Lenny Henry completes four-year PhD in screenplay writing
Henry joined hundreds of other students to collect his degree from Royal Holloway, University of London.
Comedian Sir Lenny Henry has received a PhD in Media Arts from Royal Holloway, University of London, after completing a course that required him to write an original screenplay.
Henry, 59, joined hundreds of other students to collect his degree at a graduation ceremony at the university’s campus in Surrey.
Henry’s thesis was titled: Does the Coach Have to be Black? The Sports Film, Screenwriting and Diversity: A Practice-Based Enquiry.
In addition to his screenplay, Henry needed to do a critical analysis of how black and ethnic minority characters are treated in the sports film genre.
He then completed a critical reflection study of the development process his screenplay underwent and how this illuminated questions of diversity within the film industry.
Henry had already earned an MA in Screenwriting for TV and Film from Royal Holloway.
He said: “After I completed my MA one of the tutors at Royal Holloway suggested I consider a PhD and once I had that idea in my head I was excited by it.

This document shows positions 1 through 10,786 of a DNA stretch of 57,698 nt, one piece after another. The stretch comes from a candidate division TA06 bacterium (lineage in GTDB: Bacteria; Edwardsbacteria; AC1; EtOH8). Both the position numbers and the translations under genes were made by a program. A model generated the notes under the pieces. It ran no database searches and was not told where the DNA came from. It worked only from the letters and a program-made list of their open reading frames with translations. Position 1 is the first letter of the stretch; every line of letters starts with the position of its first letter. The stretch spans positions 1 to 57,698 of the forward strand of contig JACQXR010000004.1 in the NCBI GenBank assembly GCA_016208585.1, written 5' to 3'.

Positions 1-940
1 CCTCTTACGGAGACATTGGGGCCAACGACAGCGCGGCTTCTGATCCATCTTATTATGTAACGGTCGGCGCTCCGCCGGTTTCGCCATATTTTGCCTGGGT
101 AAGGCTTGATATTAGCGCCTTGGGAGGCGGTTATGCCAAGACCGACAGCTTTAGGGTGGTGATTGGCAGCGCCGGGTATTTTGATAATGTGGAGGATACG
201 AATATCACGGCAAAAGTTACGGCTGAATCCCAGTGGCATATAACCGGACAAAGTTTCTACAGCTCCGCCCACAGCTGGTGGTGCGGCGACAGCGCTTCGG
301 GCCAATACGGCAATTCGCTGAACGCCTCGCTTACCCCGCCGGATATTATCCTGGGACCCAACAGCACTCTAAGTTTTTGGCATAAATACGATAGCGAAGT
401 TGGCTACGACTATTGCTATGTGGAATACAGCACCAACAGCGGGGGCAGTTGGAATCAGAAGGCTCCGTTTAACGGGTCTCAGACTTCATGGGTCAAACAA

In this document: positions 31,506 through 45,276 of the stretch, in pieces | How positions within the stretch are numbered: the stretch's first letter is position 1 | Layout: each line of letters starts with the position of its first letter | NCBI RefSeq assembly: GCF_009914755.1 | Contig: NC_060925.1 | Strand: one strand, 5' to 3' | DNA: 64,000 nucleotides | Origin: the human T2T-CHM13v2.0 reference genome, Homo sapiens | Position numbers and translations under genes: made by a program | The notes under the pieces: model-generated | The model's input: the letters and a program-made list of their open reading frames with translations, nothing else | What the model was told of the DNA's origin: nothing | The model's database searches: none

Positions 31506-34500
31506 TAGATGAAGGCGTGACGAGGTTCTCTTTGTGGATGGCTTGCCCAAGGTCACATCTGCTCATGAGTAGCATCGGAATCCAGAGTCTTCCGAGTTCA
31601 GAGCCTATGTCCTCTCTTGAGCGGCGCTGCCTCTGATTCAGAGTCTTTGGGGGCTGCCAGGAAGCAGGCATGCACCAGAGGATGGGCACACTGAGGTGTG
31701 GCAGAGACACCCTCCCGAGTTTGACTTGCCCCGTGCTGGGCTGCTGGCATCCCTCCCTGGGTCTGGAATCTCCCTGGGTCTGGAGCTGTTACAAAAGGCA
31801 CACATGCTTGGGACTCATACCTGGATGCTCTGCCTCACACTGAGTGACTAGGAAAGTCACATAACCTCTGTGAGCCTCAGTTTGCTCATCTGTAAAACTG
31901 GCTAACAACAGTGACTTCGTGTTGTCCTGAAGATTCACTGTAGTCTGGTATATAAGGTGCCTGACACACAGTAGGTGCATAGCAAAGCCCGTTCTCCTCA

“It has been a very intensive four years of work, but the structure of the course worked well for me as I could combine it with my other work.”
He added: “Royal Holloway has opened up a huge door for me with regard to screenplay writing and other kinds of creativity that I wouldn’t have imagined possible.
“I’ve had to go part-time for this part of my education because everything seems to be taking off, a sitcom with the BBC and more screenwriting commissions – and it’s all because of the initial push with the MA and my continued work on my PHD.”
British film and television expert Professor John Hill supervised Henry during his studies.
Hill praised Henry’s PhD as “a highly original study of screenplay development that succeeded in bringing together Lenny’s own experience of working in film and television with creative writing and critical analysis of the film industry.”
He went on: “The way in which Lenny stuck to the task over a number of years while maintaining a busy professional life was incredibly impressive.
“He has emerged as a well-respected campaigner on behalf of increased diversity within the film and television industry and his involvement in the PhD was undoubtedly an important contribution to this.”
Henry’s career started in 1975 when he appeared on talent show New Faces.
He will be honoured with a celebratory broadcast on BBC One to coincide with his 60th birthday this year.
He was knighted in the Queen’s 2015 Birthday Honours for services to drama and charity.